Date of Award


Publication Type

Master Thesis

Degree Name



Civil and Environmental Engineering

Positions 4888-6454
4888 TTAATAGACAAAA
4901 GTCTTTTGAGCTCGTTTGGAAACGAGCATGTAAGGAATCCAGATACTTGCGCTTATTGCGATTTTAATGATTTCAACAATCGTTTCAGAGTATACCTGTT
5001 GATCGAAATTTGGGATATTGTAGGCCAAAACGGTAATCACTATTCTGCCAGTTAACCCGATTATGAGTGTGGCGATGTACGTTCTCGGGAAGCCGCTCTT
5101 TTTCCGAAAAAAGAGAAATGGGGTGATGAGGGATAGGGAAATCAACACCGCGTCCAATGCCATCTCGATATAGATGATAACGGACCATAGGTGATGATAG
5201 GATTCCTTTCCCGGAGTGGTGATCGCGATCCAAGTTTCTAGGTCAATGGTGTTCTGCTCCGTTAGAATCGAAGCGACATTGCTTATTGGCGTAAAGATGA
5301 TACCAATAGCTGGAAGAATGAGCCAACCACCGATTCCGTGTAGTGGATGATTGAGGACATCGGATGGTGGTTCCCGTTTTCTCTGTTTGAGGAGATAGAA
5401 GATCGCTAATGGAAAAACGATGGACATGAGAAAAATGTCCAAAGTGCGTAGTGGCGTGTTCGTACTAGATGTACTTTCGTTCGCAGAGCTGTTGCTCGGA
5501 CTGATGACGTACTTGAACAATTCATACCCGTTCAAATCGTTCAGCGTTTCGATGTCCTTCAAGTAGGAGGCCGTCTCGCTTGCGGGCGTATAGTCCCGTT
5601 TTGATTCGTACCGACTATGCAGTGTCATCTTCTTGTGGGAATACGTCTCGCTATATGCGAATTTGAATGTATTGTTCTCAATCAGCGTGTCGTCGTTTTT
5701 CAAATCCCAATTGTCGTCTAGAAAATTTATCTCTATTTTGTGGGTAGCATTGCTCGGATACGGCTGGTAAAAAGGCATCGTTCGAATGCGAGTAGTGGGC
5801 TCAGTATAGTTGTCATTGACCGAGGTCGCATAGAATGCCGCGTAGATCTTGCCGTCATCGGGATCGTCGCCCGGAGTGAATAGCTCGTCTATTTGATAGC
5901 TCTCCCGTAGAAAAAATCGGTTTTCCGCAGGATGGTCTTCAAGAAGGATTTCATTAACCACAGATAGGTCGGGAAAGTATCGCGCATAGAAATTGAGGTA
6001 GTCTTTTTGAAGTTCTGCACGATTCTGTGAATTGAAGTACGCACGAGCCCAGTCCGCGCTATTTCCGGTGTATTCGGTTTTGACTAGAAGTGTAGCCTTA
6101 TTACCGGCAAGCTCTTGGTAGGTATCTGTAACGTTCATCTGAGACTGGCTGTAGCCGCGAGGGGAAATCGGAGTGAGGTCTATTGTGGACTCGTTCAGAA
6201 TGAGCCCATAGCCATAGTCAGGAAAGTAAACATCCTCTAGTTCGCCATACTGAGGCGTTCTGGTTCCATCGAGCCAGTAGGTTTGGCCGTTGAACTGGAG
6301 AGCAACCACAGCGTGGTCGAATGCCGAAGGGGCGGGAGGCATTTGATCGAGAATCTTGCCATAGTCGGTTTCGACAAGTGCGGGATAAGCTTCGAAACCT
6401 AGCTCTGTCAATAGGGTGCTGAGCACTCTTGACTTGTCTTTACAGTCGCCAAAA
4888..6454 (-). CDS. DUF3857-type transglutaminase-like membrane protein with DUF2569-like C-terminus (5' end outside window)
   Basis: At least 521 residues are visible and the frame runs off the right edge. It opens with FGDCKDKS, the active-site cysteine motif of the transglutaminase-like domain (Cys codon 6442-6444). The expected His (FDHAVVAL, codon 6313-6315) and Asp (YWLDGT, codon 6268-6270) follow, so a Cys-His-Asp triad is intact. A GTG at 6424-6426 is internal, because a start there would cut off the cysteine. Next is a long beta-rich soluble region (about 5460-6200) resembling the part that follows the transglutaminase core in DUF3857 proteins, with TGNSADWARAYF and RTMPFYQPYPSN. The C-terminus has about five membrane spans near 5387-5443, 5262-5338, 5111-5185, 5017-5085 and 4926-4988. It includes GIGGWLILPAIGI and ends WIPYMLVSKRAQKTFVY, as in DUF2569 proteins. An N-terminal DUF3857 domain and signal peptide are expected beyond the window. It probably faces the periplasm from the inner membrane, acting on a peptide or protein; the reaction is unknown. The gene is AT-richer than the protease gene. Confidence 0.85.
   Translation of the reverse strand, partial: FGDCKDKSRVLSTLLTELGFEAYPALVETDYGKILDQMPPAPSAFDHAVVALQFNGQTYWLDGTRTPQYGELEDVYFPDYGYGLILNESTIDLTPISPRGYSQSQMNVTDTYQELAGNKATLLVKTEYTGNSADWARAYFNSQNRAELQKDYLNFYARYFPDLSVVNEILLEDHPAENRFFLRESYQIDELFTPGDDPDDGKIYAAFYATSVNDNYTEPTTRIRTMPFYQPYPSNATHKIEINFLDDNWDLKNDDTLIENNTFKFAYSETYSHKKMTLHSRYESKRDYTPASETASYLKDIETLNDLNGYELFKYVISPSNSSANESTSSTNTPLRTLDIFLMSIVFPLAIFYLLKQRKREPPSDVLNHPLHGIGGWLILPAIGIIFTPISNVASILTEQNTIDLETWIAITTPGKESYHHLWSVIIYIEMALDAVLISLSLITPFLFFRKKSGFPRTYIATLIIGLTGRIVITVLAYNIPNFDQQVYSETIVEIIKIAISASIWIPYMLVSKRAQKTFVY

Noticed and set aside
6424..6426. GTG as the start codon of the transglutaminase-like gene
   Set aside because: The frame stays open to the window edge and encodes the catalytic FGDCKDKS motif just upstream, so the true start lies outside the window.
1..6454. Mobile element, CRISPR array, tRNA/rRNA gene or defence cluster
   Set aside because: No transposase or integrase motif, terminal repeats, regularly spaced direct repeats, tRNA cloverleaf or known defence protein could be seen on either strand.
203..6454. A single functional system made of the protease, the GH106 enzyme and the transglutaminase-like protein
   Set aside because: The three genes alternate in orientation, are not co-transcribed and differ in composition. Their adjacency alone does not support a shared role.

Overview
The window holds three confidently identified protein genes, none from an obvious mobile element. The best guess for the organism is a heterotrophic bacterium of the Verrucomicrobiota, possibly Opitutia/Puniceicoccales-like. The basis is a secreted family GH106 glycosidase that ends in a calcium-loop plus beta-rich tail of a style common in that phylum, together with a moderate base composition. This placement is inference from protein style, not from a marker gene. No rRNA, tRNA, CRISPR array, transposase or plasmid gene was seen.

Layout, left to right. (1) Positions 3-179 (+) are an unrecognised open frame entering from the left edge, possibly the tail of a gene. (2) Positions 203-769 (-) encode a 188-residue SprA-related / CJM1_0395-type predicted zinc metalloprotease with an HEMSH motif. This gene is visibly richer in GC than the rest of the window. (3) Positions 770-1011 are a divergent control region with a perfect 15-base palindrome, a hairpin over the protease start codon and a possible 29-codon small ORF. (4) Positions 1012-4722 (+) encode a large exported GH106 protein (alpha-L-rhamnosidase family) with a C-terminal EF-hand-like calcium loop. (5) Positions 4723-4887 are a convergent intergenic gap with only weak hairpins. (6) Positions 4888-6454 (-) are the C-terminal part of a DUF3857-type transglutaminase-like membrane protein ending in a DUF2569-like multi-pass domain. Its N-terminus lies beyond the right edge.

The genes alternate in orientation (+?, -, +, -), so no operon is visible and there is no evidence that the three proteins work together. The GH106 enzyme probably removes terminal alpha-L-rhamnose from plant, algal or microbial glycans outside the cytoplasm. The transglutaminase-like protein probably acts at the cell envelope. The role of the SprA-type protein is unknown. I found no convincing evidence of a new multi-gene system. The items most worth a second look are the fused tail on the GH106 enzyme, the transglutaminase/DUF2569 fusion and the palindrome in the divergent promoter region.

This study examined and evaluated methods of assessing vertical groundwater flow in clay tills above high permeability zones (HPZs). The primary objective was to develop a series of rapid tests which can be employed to determine if an HPZ within otherwise low permeability soil could facilitate the spread of groundwater contamination. The results of this study demonstrated that the conventional method of estimating vertical groundwater flow velocity using the Darcy equation is questionable in low permeability media. The most favourable techniques were isotopic techniques. The distribution of oxygen-18 and tritium in groundwater yielded the most conservative estimate of penetration of recently recharged waters. Bacteriological techniques, namely the bacterial counting tests, agreed with the isotopic techniques in estimating the depth of active groundwater flow. Physical techniques were also effective. Pulse interference testing of an HPZ was used to determine its storativity and infer that it was confined. Induced infiltration testing was used to infer hydraulic connection of an HPZ to the surface when the HPZ was shallow. Geochemical techniques were not effective. (Abstract shortened by UMI.)Dept. of Geological Engineering. Paper copy at Leddy Library: Theses & Major Papers - Basement, West Bldg. / Call Number: Thesis1992 .C552. Source: Masters Abstracts International, Volume: 31-04, page: 1696. Thesis (M.A.Sc.)--University of Windsor (Canada), 1992.